Major initiatives to be highlighed at ADHA annual session

June 13, 2007
Unveiling a new brand is among initiatives to be addressed at meeting June 20-27 in New Orleans.

CHICAGO--early 900 registered dental hygienists from across the United States will discuss key trends in their profession June 20-27 at the 84th annual session of the American Dental Hygienists' Association in New Orleans.

ADHA unveils new brand at opening ceremonies
During the past two years ADHA has been immersed in the development of its new brand, a vital tool for allowing the association to evolve and remain relevant with the current professional, and personal, trends and needs of dental hygienists.

Through the branding process ADHA was able to identify the many needs and wants of both current and potential members. By identifying these needs ADHA is better able to position itself as the only organization that truly provides a solution to the challenges that all dental hygienists face.

After an extensive search, ADHA selected Tim Prosch of Contact Points as the consultant to lead the association through the branding process. A veteran with a track record of success in association branding efforts, Prosch provided ADHA with a 360 degree view of how the association is perceived in the marketplace, not only by dental hygienist members, but non-member hygienists, dental hygiene students, and dentists from around the country. The results of this research guided the branding process from beginning to end.

The result of the two-year process--ADHA's new brand--is set to be unveiled during opening ceremonies. Prosch will present the new brand in conjunction with ADHA staff and leadership.

ADHA releases draft competencies for the advanced dental hygiene practitioner
Developed as a response to disparities in access to oral health care across the United States, the Advanced Dental Hygiene Practitioner is a midlevel practitioner proposed by ADHA as one solution to the access to dental care issue.

Modeled after the successful nurse practitioner and nurse midwife, the ADHP requires a masters' degree and would be responsible for delivering primary dental care within a multidisciplinary health care model.

An ADHA task force spent two years developing the draft competencies intended to serve as a national framework for the knowledge, skills and attitudes expected of the ADHP.

They establish benchmarks for outcomes assessment and guide the development of curriculum content for this practitioner. Institutions of higher education will develop the ADHP graduate curriculum based on this national framework. ADHA will be distributing this document to the broad communities of interest for review and comment prior to finalization.

The advanced practice model, with its emphasis on dentist and advanced dental hygiene practitioner collaboration, has the potential to serve populations characterized as low-income, underserved, and unserved. This plan builds on the strengths of the existing dental workforce and supports the value that advanced education is essential for delivering quality, safe, cost-effective oral health care.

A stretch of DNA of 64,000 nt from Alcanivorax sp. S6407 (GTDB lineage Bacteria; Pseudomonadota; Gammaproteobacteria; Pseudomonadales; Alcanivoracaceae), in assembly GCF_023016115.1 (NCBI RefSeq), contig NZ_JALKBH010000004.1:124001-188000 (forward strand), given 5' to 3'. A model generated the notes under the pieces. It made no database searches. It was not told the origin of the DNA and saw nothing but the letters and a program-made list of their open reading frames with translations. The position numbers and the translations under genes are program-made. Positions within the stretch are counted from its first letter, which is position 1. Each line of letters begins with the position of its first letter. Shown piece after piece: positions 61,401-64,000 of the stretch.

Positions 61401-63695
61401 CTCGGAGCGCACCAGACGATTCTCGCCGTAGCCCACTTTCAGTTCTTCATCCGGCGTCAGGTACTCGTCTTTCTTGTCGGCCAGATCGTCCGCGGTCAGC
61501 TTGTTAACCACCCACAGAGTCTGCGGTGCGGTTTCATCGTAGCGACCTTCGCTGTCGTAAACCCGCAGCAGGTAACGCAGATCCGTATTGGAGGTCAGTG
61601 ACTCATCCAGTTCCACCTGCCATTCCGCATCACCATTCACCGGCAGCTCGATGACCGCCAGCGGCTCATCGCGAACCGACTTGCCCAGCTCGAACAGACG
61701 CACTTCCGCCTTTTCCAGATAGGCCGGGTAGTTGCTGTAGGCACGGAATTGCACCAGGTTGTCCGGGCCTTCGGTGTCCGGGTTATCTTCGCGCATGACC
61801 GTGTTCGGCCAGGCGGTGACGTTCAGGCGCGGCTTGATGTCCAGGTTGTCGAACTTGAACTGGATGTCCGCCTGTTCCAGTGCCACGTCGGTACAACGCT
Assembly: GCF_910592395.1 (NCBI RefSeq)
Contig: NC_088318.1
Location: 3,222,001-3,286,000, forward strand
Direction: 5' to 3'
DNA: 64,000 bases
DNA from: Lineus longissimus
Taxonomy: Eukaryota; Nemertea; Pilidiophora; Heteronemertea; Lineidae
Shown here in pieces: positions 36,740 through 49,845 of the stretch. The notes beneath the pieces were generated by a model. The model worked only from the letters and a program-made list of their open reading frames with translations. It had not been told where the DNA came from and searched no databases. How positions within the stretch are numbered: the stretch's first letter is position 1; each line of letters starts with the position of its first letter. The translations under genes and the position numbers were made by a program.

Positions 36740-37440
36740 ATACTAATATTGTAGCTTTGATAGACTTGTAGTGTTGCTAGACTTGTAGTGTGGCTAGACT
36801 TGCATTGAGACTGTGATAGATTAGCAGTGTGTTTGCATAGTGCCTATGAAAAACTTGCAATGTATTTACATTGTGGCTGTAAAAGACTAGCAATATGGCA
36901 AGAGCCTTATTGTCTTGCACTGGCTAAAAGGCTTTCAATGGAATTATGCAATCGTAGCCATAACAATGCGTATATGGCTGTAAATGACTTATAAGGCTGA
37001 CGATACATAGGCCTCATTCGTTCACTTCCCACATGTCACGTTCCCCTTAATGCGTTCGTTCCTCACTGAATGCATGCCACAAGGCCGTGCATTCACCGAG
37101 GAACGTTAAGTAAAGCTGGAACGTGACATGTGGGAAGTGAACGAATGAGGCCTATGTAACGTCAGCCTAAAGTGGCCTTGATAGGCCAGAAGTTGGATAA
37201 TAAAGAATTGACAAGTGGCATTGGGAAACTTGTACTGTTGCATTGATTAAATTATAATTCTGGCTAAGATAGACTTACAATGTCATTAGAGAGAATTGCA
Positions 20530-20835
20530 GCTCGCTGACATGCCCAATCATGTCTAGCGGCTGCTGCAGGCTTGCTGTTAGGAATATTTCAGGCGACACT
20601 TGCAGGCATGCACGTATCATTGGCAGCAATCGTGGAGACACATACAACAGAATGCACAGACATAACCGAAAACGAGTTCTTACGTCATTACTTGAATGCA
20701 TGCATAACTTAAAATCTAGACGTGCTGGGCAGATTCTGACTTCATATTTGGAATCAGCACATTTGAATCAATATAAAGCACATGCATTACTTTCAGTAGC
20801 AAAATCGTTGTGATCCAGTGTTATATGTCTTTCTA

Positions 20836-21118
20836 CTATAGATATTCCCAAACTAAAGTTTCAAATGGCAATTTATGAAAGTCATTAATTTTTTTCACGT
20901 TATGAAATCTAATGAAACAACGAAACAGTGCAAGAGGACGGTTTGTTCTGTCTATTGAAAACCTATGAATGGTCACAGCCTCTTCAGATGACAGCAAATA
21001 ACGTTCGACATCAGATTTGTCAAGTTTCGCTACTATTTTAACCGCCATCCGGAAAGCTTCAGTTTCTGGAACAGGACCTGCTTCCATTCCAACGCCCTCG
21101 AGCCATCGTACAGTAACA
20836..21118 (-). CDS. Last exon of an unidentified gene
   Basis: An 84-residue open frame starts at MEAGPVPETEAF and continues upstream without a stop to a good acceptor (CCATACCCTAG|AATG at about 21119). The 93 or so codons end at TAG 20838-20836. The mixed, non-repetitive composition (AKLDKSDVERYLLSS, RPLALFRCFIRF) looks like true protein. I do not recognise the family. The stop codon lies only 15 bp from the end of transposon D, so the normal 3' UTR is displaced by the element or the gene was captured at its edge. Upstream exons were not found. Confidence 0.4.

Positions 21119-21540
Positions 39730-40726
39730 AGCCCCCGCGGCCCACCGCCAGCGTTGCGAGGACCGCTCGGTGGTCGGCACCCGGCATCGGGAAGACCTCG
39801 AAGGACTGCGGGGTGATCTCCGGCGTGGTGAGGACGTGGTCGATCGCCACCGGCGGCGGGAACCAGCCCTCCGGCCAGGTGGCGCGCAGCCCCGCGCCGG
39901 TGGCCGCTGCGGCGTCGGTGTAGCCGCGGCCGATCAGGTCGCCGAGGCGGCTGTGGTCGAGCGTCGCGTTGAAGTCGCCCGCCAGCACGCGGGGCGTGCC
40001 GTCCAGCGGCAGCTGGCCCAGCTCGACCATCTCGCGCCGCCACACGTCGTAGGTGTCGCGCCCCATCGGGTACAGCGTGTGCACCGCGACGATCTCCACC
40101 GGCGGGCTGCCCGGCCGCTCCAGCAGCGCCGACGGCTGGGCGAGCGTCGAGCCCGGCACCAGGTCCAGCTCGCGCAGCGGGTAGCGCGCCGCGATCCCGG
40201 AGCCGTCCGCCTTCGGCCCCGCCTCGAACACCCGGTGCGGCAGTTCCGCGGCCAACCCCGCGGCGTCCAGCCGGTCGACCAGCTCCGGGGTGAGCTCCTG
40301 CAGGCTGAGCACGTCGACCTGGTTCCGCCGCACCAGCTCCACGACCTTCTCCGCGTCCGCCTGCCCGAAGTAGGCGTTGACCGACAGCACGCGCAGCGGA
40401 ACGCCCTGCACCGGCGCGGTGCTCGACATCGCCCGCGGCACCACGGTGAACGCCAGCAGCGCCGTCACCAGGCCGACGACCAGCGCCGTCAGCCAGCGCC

Ultimately, education, prevention, early diagnosis, early intervention, and communication among dentists and advanced dental hygiene practitioners could be the foundation for managing untreated dental disease and improving oral health for many Americans.

ADHA releases draft standards for clinical dental hygiene practice
Dental hygienists, as healthcare professionals, consistently seek to maintain their level of knowledge and skills. With increased focus on evidence based decision making, the Standards for Clinical Dental Hygiene Practice have been developed by ADHA as a framework for guiding the provision of care to patients.

An impetus for the development of the standards was requests to the ADHA from practicing dental hygienists, dental hygiene societies and educational programs asking for guidance. In some instances, dental hygienists were seeking assurance that they were providing excellent care to their patients. In other instances, the dental hygienist sought guidance for the dental hygiene process of care to share with their employer or patients.

The Standards for Clinical Dental Hygiene Practice were developed by an ADHA task force who reviewed standards from a variety of health and non-health professionals, in the United States and Canada, along with feedback from members, the ADHA Board of Trustees and key leadership groups.

ADHA was grateful for the thoughtful review and valuable suggestions from various stakeholders throughout the process. ADHA will be distributing this document to the broad communities of interest for review and comment prior to finalization.

The standards can serve as a benchmark for practitioners in their day-to-day patient care activities. Additionally, the standards can be used by a dental team to evaluate their comprehensive patient care activities, assess quality of care and identify areas needing improvement or change.

As we continue to identify the relationship between oral health and systemic diseases, for example, these standards will provide an outstanding resource for dental hygiene care. The document supports the comprehensive approach that dental hygienists take in caring for patients.

The standards assist in supporting the importance of dental hygienists as members of multidisciplinary teams due to the nature of the care that is provided by the profession.

For more information on any of these topics, visit American Dental Hygienists' Association.